the online space offers valuable new opportunities to recruit and engage fans. The big question for many in the industry, particularly not yet established artists and labels, is how to use this space most effectively to promote and profit from their work. In the late 1990s the independent labels (also known as indie labels) came to life. In contrast to the big major labels, indie labels are small companies that specialize in 'low-volume' sales or one particular genre of music. The philosophy of indie labels is more to support the artistic side of bands rather than making big business out of them. In return they do not have access to the financial resources and the huge network of the major labels. The Explosion of Digital Music through Online Media The industry structure is under enormous threat with the emergence of a new era of digital music. Recent years have seen a dramatic shift in industry power with the emergence of technology change. The technique of Web 2.0 is a trend in WWW technology, and it marks the new generation of webbased communities such as social networking sites, wikis and blogs, which aim to facilitate creativity, collaboration, and sharing among users. Web2.0 boosts the development of social networking services, which build online social networks for communities of people who share interests and activities. MySpace.com and other social networking sites are connecting artists with fans and creating online music communities independent of music labels. Facebook, Flickr and YouTube are some other notable social networking websites (Cheng, Dale & Liu 2008). Added to this is the explosion of music consumption in digital formats, including Napster and other file sharing sites, iTunes and other online stores, iPod and the MP3 revolution. Consequently, CD sales have fallen by 40% since their peak levels in the mid 90ies. Digital platforms now account for around 20% of recorded music sales up from 11% in 2006 and zero in 2003 (IFPI Digital Music Report 2009). The music industry is more advanced in terms of digital revenues than any other creative or entertainment industry (except games). Its digital share is more than twice that of newspapers (7%), films (35) or books (2%). All these industry changes present new possibilities for artists to promote their music independently of the major music labels. These technological innovations created new business opportunities for entrepreneurs. This research project is concerned with the role of social networks in this new music industry landscape.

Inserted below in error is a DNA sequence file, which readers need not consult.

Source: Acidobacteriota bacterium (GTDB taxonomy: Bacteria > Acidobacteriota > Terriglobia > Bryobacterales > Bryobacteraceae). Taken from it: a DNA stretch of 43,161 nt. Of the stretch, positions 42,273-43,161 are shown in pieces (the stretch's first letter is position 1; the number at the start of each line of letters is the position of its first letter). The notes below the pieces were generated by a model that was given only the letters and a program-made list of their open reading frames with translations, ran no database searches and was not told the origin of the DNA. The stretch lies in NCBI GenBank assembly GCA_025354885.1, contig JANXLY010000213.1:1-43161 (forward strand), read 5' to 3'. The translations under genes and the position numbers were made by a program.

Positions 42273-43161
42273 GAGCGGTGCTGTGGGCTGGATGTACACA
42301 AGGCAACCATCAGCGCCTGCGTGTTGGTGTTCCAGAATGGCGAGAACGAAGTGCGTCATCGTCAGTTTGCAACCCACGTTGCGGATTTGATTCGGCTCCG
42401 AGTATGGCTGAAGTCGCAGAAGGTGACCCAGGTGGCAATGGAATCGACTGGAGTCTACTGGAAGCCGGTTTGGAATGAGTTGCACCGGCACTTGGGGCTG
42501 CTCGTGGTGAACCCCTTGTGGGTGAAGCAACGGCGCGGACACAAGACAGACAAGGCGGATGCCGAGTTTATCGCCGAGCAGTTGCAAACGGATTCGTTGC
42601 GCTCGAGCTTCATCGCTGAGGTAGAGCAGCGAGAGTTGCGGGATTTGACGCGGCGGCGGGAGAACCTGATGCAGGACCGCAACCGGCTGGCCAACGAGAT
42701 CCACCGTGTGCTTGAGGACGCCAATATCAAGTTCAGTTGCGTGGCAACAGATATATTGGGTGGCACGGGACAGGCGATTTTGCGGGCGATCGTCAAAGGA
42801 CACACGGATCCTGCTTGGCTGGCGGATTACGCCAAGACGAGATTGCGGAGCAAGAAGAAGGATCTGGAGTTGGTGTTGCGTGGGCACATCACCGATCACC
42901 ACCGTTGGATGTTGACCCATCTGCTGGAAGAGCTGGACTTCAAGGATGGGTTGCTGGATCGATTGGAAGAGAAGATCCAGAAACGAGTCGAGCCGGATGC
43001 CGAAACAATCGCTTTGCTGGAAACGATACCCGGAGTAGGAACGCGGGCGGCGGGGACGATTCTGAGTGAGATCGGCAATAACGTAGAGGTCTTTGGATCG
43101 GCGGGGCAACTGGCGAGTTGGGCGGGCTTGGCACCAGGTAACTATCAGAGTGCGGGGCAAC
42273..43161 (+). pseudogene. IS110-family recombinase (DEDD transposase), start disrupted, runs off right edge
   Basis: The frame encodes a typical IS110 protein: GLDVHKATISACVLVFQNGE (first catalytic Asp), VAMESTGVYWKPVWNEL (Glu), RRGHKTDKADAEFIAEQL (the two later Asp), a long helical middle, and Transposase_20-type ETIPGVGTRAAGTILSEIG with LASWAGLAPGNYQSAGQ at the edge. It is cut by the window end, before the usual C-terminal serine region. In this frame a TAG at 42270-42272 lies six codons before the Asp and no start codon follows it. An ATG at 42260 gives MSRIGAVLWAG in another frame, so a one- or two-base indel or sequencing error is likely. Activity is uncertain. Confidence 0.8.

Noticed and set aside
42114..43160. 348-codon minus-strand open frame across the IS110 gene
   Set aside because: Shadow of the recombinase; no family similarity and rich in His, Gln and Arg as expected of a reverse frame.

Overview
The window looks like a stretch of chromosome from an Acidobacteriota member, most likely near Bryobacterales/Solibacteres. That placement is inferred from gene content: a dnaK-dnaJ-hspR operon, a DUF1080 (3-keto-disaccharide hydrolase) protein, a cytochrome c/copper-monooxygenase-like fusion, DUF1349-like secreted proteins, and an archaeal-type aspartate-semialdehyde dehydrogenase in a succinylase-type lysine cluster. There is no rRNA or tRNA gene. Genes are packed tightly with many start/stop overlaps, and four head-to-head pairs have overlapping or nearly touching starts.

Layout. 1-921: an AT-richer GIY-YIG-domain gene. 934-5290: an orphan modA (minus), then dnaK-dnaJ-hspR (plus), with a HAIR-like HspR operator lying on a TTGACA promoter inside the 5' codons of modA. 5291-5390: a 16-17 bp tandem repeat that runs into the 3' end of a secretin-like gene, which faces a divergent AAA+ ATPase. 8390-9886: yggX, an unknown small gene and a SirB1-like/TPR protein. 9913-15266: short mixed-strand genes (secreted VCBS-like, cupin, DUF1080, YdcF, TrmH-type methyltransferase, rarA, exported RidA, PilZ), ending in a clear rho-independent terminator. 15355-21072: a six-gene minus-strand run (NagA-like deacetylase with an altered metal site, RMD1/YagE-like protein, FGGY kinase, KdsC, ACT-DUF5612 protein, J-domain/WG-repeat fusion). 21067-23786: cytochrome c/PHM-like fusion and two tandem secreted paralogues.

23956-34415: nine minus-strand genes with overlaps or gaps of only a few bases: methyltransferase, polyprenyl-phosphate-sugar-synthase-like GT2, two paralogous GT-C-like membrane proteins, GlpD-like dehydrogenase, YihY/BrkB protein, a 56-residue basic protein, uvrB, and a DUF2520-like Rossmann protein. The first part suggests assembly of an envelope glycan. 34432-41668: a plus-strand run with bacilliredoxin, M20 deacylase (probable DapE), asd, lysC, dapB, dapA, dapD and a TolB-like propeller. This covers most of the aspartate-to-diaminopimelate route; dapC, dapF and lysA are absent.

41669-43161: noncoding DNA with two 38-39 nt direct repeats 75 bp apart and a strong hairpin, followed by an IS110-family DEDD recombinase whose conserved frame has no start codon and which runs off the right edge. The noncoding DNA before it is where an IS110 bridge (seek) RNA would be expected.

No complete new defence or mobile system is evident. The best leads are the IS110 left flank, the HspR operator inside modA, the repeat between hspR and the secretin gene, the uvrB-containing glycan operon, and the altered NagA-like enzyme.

THE IMPORTANCE OF SOCIAL NETWORKS FOR THE DIFFUSION OF MUSIC How do online social networks influence the diffusion of music? A social network is the pattern of friendship, advice, communication or support which exists among the members of a social system. Social networks, their characteristics and structure are crucial for determining the spread of new ideas, products or innovations (Burt & Minor 1983; Knoke & Kuklinski 1982; Scott 1991; Wellman 1988). The emerging popularity of online social networks has created a new landscape for social networks to operate. They are particularly relevant for music given both the prevalence of digital distribution and sharing of music, and the degree to which music is instrumental to the social fabric of society. Social Contagion Like any new innovation, new music, be it new artists or specific tracks, diffuse or spread out through the population of adopters. It has long been established that word-of-mouth communication is crucial for the diffusion and adoption of innovations (Rogers 1962; 2003). Since the seminal study of Coleman, Katz and Menzel (1966), the impact of social contagion on adoption and diffusion has been widely studied. Social contagion has been conceptualised, first by Burt (1987) and later extended by Van den Bulte and Lilien (2001), as four distinct causal mechanisms: information transfer (i.e., wordof-mouth), normative pressure (Coleman, Katz & Menzel 1966), competitive concern (Burt 1987), and network effects (Katz & Shapiro 1994). Word of mouth, or simple information spread about an innovation amongst individuals, is crucial for the spread of music. Individuals may become aware of the existence of the innovation through word of mouth from previous adopters (Katz & Lazarsfeld 1955). They may also update their beliefs about the costs and benefits of adopting the innovation after discussing it with previous adopters or after